We also face a major problem in the transition from grain-based
fuels to cellulosic biofuels because the Act restricts the cellulosic
feedstocks from forests and agriculture lands that can be used to
meet the RFS. Virginia has been in the business of agriculture for
over 400 years. Much of the uncropped land in the 6th District has
the potential to grow switchgrass and help meet the demands of
cellulosic ethanol, if and when it becomes commercially available.
However, the unnecessary land restrictions in the RFS will limit
potential biomass to be used to meet the mandate.
The Act also discourages the production of cellulosic fuels from
forests, one of the largest potential sources of cellulosic feedstock.
The renewable biomass definition in EISA limits my home State of
Virginia to 2 million acres of eligible forestland to meet the RFS
compared to 15 million acres if we use the biomass definition in the
2008 Farm Bill.
The use of forest biomass for biofuels creates markets for byproducts of forest improvement projects. This can help solve our nation’s energy, forest health, and wildfire problems and also help
forest owners stay on the land. I am supportive of the development
of renewable fuels, but more importantly, I am in favor of developing a policy that is technology-neutral and allows the market to
develop new sources of renewable energy.
It has been over 2 years since the passage of the 2007 Energy
Bill. Yesterday the EPA released the long-awaited proposed regulations for the expanded RFS. I wish I had had more time to review
the 600 pages before today’s hearing, however, I look forward to reviewing EPA’s proposal, as I am sure many people are curious on
how they determine their model for lifecycle greenhouse gas emissions and how indirect land change was involved.
I would also like to welcome all our witnesses for their testimony
today. I am particularly pleased to welcome Ms. Anitra Webster, a
tree farmer from Lynchburg, Virginia, with more than 20 years of
experience in the field of forestry. Ms. Webster is a constituent of
mine who brings a unique point of view to today’s hearing as someone who owns a family tree farm. Ms. Webster understands the implications of the current definition of biomass in the Renewable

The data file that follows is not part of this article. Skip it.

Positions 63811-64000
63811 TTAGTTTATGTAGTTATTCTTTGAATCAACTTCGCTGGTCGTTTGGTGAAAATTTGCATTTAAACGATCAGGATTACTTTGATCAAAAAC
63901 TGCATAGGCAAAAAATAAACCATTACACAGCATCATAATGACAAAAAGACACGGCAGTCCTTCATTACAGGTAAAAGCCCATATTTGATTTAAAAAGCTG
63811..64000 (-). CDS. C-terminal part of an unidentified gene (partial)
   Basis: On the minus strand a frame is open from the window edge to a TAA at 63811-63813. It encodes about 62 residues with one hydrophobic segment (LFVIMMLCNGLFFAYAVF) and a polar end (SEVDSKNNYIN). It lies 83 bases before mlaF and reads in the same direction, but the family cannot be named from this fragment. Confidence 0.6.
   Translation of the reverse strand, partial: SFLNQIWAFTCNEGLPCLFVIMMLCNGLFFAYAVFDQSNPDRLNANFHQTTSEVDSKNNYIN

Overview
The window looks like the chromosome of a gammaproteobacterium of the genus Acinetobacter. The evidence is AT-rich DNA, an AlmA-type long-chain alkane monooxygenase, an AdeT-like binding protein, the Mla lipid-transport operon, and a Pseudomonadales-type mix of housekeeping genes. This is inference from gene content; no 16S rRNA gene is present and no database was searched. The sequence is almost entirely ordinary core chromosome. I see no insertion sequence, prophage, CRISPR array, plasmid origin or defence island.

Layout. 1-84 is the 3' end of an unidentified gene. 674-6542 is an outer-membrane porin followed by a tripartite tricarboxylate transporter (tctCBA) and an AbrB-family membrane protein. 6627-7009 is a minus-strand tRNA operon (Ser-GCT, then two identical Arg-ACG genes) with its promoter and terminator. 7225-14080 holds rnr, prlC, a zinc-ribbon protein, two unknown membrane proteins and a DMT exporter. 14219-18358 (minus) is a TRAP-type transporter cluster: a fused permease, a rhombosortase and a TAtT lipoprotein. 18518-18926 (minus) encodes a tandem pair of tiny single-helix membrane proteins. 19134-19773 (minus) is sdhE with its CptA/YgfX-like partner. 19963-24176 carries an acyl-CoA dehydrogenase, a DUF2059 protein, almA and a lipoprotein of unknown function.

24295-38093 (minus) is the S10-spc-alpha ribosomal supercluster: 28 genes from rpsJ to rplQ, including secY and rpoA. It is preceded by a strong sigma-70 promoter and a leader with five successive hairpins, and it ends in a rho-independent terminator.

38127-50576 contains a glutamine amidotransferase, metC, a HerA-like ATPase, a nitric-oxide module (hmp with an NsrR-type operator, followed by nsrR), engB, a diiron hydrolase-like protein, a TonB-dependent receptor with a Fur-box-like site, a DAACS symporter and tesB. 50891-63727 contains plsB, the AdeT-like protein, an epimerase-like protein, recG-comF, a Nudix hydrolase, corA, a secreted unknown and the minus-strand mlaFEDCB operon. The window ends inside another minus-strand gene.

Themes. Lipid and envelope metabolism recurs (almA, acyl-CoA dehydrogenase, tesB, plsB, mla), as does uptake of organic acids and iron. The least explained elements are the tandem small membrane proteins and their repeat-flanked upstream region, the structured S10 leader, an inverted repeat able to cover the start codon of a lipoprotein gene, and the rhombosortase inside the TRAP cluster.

Fuel Standard, and I look forward to hearing her testimony.

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Mr. Chairman, thank you very much.
The CHAIRMAN. The chair thanks the gentleman and recognizes
the Chairman of the full Committee, Mr. Peterson.
OPENING STATEMENT OF HON. COLLIN C. PETERSON, A
REPRESENTATIVE IN CONGRESS FROM MINNESOTA

Mr. PETERSON. Thank you, Mr. Chairman. I thank the Ranking
Member for your leadership. I have a statement I would like made
part of the record, but I just have to say that we have been going
back and forth on this stuff since this energy bill passed. I no
longer have any confidence—and I shouldn’t be going after you
folks—that you people have any idea what is going on here. You
are going to kill off the biofuels industry before it ever gets started,
and you are in bed with the oil companies. You know, why would
you put indirect costs on corn and soybeans and not put it on oil?
What about all the indirect costs of protecting the oil shipping
lanes in the Middle East? You know, that is not counted.
I mean, this is ridiculous what is going on here. You know, this
stuff gets put in in the middle of the night, and over our objections.
We have been trying to fix this for 2 years. I go down and meet
with people. Nothing happens. We are off on some peer review.
Why aren’t we peer reviewing all these other things? Why are we
picked out? Because people don’t like corn ethanol.
Well, I will tell you something. You kill off corn ethanol, which
is what you are going to do here, and what I am upset about is
not so much what we are talking about today but the interaction
of this with the climate change bill and what is going on over
there. I am at the point where I don’t even want to ask anybody
any questions, because you are putting us into a position to talk
about something we shouldn’t even be talking about.
So I just want this message to be sent back down the Hill or
down the street, that the way this thing is going on I am off the
train. I will not support any kind of climate change bill. I don’t
care. Even if you fix this, because I don’t trust anybody anymore.
Okay? And I have had it.
Thank you, Mr. Chairman.
[The prepared statement of Mr. Peterson follows:]
PREPARED STATEMENT

OF HON. COLLIN C. PETERSON, A
CONGRESS FROM MINNESOTA

REPRESENTATIVE

IN

I thank the Chairman and the Ranking Member for their leadership on this issue.
More than 2 decades ago, when I would talk about renewable fuels, people
thought I was nuts. Now ethanol is blended into all American gasoline to help it
burn cleaner, and renewable fuels provide an unparalleled opportunity to create new
jobs, decrease pollution and revitalize rural America—as long as Congress doesn’t
mess it up along the way.